Film Review: Matru Ki Bijlee Ka MandolaScattershot romantic comedy about an arranged marriage between an heiress and a politician's son that will ruin several rural farms.
Despite interesting themes and subplots, Matru Ki Bijlee Ka Mandola is a predictable romantic comedy that settles too often for easy jokes. Veteran Indian performers Pankaj Kapur and Shabana Azmi come off better than the leads, who find themselves boxed into a weak screwball setting. Broad and leisurely, MKBKM lacks the chemistry and plotting to build good word of mouth.
Harry Mandola (Kapur), a wealthy landowner with a weakness for alcohol, is a clown when drunk and sour when sober. He hires Matru (Imran Khan), a college-educated community activist, to keep him away from the local Gulabo liquor. Instead, both go on benders, stirring up local farmers against corrupt politicians—and Mandola himself.
Mandola plans to marry off his beautiful but spoiled daughter Bijlee (Anushka Sharma) to Baadal (Arya Babbar), the playboy son of politician Chaudhri Devi (Azmi). The union would turn Mandola's farmlands into factories, enriching the conniving Devi while displacing Mandola's tenants.
But if the farmers can deliver their harvest and pay off their loans, the factory scheme could be defeated. Which is why Matru, disguised as "Mao," is passing out anti-Devi leaflets to the tenants. When Devi prevents dealers from purchasing the villager's grain, Matru uses his college contacts to get a better deal for the farmers. But Devi has more trouble in store.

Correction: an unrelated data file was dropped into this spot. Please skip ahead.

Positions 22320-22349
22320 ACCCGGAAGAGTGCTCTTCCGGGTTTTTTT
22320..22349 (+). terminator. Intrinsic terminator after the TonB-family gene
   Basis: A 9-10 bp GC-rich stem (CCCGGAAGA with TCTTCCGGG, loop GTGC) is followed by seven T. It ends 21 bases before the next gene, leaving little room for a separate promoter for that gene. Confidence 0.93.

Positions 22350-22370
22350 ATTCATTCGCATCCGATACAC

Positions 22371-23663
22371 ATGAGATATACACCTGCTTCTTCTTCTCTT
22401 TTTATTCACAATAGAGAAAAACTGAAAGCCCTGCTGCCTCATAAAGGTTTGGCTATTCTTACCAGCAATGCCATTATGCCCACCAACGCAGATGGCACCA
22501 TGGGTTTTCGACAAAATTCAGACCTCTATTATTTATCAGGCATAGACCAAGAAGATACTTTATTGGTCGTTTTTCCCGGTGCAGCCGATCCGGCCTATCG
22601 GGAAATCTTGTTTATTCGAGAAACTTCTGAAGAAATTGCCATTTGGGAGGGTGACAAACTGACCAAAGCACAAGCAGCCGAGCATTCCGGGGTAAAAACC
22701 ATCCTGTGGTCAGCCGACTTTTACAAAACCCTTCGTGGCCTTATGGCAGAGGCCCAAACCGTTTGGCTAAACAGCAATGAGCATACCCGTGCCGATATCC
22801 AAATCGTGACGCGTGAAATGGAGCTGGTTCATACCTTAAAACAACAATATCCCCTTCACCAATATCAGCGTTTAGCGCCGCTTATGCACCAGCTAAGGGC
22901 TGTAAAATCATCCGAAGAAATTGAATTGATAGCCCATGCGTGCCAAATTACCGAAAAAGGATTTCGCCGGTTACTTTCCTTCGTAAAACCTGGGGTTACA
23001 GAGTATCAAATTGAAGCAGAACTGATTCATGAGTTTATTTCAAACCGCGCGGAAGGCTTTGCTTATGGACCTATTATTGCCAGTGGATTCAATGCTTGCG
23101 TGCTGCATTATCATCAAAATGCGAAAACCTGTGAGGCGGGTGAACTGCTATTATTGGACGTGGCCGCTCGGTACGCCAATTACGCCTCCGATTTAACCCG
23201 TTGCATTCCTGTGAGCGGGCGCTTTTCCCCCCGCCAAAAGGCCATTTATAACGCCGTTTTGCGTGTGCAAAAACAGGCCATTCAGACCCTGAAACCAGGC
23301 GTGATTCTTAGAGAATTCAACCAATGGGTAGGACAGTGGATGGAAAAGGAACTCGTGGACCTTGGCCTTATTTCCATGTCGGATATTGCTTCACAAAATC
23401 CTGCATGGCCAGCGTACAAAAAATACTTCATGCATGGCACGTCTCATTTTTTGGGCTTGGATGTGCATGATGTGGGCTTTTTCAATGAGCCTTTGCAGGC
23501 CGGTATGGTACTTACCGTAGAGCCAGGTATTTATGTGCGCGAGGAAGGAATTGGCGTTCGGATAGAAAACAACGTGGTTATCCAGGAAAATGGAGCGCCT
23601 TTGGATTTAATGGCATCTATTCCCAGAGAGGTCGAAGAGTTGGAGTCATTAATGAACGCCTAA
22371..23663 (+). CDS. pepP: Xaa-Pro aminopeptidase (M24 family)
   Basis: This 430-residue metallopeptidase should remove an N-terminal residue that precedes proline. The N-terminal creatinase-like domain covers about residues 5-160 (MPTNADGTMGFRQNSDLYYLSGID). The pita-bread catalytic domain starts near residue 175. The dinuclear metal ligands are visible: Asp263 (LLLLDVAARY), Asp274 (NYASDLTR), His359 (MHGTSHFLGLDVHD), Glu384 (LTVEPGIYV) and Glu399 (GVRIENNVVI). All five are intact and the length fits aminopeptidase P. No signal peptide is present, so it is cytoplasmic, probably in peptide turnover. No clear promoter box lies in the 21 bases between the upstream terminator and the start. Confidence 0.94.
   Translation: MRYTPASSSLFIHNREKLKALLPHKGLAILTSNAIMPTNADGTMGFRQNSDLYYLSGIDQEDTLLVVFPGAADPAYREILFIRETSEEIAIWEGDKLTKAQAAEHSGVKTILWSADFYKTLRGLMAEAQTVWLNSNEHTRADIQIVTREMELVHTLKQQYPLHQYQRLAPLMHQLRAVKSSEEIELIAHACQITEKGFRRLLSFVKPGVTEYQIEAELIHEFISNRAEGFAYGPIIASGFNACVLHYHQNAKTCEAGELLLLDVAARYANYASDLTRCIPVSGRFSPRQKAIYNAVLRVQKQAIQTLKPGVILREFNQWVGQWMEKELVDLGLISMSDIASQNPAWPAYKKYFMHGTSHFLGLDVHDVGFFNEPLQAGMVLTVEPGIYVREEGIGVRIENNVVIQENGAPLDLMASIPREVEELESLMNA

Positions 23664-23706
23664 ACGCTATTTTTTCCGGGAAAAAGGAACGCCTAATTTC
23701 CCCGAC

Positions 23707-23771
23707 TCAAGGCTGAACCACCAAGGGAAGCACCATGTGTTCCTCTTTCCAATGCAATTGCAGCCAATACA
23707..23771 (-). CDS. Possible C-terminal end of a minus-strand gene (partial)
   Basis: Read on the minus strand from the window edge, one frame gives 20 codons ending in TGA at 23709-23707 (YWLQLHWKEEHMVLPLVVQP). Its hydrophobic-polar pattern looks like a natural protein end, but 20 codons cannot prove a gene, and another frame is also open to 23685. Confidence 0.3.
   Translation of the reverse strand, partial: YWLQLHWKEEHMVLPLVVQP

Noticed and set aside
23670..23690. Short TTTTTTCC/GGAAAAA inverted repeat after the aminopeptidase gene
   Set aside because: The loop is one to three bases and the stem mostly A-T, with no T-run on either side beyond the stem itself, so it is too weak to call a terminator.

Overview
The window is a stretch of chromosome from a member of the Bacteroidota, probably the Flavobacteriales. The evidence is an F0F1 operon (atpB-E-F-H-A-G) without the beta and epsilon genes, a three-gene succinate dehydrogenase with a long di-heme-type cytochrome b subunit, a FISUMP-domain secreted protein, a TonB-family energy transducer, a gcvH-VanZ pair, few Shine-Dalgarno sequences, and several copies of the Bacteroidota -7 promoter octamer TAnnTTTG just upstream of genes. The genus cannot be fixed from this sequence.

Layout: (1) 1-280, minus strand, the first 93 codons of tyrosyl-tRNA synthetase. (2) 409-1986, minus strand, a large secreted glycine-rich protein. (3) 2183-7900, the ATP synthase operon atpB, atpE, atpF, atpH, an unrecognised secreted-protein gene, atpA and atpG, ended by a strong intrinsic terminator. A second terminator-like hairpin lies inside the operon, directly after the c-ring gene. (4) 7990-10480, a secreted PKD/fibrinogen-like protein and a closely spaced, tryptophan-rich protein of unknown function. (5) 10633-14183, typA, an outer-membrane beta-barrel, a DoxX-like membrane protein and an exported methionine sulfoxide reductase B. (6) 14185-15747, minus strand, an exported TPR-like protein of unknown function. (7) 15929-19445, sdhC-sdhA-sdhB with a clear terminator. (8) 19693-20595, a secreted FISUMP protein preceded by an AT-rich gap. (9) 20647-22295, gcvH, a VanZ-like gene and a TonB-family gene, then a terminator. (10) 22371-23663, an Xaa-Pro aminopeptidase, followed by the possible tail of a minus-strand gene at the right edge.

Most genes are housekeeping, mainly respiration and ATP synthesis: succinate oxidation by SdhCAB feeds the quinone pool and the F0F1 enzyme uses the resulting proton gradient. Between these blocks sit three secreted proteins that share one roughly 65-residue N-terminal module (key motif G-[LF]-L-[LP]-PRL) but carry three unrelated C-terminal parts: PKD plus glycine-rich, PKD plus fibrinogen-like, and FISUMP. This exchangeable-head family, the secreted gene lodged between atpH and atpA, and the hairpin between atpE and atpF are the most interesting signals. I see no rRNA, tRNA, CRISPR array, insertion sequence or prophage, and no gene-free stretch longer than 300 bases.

That's the more dramatic, and engrossing, half of MKBKM. Mandola's hijinks highlight the disparity between rich and poor. Devi's cynical misuse of the law shows how hard it is for villagers to find justice. Producer and director Vishal Bhardwaj (who also wrote the music and worked on the screenplay) tempers these plotlines with jokes and slapstick, but bitterness still seeps through.
Unfortunately, the romantic half of MKBKM is much less successful. Baadal is too obvious a fool to pose much of a threat in the story's triangle. Bijlee throws a couple of minor tantrums, but clearly has her heart set on Matru. All that's keeping them apart are increasingly labored plot contrivances.
Bhardwaj, who directed two well-regarded Shakespeare adaptations, approaches the playwright's complexity in the film's climactic wedding sequence, which finds the five lead characters operating at cross-purposes with one another while discovering that their own motives aren't so sound. It's too bad the rest of the film couldn't match this level of inspiration.
Kapur and Azmi are delightful throughout, even when Kapur's Mandola hallucinates pink buffaloes instead of elephants. Sharma is effective as the high-spirited Bijlee, but Khan doesn't bring much energy to his part, and in fact seems to disappear from the film for long stretches.
Better songs and a stronger romance would have helped draw attention away from the film's unfocused screenplay. Matru Ki Bijlee Ka Mandola ends up a pleasant diversion that could have been much more.